Sunak asks Royal Mint to create government-backed NFT
Chancellor also unveils plans to regulate so-called stablecoins, but critics accuse under-fire minister of ‘poorly judged gimmick’
Credit: Ministry of Housing, Communities and Local Government/CC BY-ND 2.0
The Royal Mint is to create a government-backed non-fungible token.
The UK’s currency manufacturer, which operates as a company wholly owned by HM Treasury, has been asked by chancellor of the Exchequer Rishi Sunak to create an official state digital token to be ready for launch this summer.
NFTs are digital files which come embedded with a unique signature intended to bestow authenticity or ownership – albeit seemingly without any of the powers or benefits of copyright that would usually apply. This is evidenced by the sale for $2.9m of the first ever tweet, posted by Twitter founder Jack Dorsey in 2006. The message's new ownership does nothing to prevent the tweet’s ability to be freely viewed or shared online – such as by being embedded in news articles (see below).
The new owner, Malaysian blockchain entrepreneur Sina Estavi, recently put the tweet back up for sale for $48.3m (£37m).
Among the other high-profile examples to have enthused advocates and baffled sceptics is the Bored Ape Yacht Club collection of NFTs. The algorithmically generated illustrations have attracted many celebrity owners – such as Snoop Dogg, Serena Williams, Madonna, and Gwyneth Paltrow – many of whom have spent an amount equivalent to hundreds of thousands of dollars on cartoon pictures of apes.
- HMRC makes first seizure of non-fungible tokens in VAT fraud investigation
- Government strengthens cryptocurrency regulation
- MPs call for regulation of ‘Wild West’ world of cryptocurrency
It is not known what form the UK government’s NTF will take, nor what its purpose will be or how much it might be traded for. The Treasury said only that it is intended to serve as “an emblem of the forward-looking approach the UK is determined to take” in regard to crypto-assets.
This will include regulating so-called ‘stablecoins’ – which are cryptocurrencies that peg their value to traditional currencies or commodities, such as the US dollar or the value of gold. The government intends to pass legislation that will mean stablecoins that are already being accepted as a form of payment will be brought “within the payments regulatory perimeter”.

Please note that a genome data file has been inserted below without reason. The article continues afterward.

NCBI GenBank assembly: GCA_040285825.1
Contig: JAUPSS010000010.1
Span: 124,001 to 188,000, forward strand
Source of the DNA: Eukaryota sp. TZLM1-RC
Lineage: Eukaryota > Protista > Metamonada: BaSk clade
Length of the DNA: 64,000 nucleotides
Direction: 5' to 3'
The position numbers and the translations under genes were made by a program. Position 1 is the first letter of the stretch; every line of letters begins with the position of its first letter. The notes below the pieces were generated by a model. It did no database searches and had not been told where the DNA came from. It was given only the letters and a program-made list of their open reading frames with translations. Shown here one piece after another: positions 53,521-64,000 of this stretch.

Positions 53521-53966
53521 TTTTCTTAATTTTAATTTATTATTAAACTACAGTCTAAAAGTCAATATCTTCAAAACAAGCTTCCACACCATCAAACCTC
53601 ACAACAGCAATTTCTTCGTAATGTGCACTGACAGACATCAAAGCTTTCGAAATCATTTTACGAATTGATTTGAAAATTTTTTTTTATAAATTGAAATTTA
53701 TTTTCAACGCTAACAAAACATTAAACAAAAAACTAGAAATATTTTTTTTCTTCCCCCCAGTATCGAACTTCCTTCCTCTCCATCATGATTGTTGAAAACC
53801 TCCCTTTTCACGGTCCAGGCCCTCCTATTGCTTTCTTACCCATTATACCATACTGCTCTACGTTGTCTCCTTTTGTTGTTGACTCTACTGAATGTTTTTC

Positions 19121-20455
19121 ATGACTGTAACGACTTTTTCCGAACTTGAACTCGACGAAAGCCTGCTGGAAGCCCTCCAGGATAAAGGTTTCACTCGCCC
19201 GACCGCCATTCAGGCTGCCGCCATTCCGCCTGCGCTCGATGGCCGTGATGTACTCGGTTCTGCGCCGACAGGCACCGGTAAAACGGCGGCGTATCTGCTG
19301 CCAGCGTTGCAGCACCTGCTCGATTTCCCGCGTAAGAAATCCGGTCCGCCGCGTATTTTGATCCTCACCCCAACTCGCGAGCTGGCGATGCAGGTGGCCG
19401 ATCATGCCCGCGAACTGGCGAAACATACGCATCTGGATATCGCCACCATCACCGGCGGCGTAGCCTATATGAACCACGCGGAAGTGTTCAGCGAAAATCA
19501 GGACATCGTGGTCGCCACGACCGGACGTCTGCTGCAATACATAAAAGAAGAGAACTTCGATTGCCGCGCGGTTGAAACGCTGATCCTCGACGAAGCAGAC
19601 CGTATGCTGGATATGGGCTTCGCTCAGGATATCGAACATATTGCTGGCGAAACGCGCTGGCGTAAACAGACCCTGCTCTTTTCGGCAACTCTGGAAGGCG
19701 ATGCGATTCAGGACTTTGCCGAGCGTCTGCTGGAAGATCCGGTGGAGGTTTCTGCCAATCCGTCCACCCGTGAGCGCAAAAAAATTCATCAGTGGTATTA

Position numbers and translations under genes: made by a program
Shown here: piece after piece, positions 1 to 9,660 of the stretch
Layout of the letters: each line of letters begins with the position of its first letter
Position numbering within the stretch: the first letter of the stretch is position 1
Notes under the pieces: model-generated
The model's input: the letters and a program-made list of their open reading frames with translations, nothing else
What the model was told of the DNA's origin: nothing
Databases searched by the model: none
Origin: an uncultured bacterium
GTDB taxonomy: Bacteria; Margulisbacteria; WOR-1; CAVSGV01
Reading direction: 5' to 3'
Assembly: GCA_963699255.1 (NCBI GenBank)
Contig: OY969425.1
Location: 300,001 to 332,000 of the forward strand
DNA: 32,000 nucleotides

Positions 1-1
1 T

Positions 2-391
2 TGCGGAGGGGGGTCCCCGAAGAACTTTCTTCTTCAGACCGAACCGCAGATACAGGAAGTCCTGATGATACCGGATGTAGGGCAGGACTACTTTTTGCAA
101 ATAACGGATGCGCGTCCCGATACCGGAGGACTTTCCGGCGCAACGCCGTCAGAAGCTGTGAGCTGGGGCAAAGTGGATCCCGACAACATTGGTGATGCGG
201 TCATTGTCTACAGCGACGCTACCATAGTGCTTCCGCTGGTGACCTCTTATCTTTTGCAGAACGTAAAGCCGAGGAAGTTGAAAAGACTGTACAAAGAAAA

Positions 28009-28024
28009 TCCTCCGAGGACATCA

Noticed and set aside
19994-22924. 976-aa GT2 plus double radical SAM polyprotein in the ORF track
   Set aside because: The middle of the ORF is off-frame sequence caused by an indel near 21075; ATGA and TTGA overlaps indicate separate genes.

The Treasury also intends to create a Cryptoasset Engagement Group “to work more closely with the industry” and a sandbox environment in which, free of the usual regulatory constraints, financial firms can “experiment and innovate” with technologies such as blockchain.
“It’s my ambition to make the UK a global hub for cryptoasset technology, and the measures we’ve outlined today will help to ensure firms can invest, innovate and scale up in this country,” said Sunak, who this week has faced criticism over his wife being non-domiciled in the UK for the tax purposes.
The chancellor added: “We want to see the businesses of tomorrow – and the jobs they create – here in the UK, and by regulating effectively we can give them the confidence they need to think and invest long-term. This is part of our plan to ensure the UK financial services industry is always at the forefront of technology and innovation.”
The government’s public show of support for the potential of the crypto sector comes shortly the publication of figures which showed regulator the Financial Conduct Authority had been alerted to 6,372 suspected crypto frauds last year. This figure is double the 3,143 alerts received in 2020 – and more than the cumulative total of the potential frauds in the prior four years combined.
just setting up my twttr— jack⚡️ (@jack) March 21, 2006
In response to the news of a government NFT, shadow economic secretary to the Treasury Tulip Siddiq said: “This poorly judged gimmick shows how out of touch Rishi Sunak is with the cost-of-living crisis facing families, pensioners and businesses.”
Speaking to PublicTechnology sister publication PoliticsHome, a number of crypto industry figures welcomed the intention to include the sector in regulation – while cautioning that government attempts to promote virtual currencies should be accompanied by efforts to ensure the public understood the intricacies and risks of what remains, in large part, a volatile market.
Charley Cooper, chief communications officer at blockchain R3 warned said that much of the general public “may not understand the risks” of NFTs and cryptocurrencies.
“Crypto volatility and lack of stability means that everyday investors may not understand the risks involved and end up getting hurt,” he told PoliticsHome.
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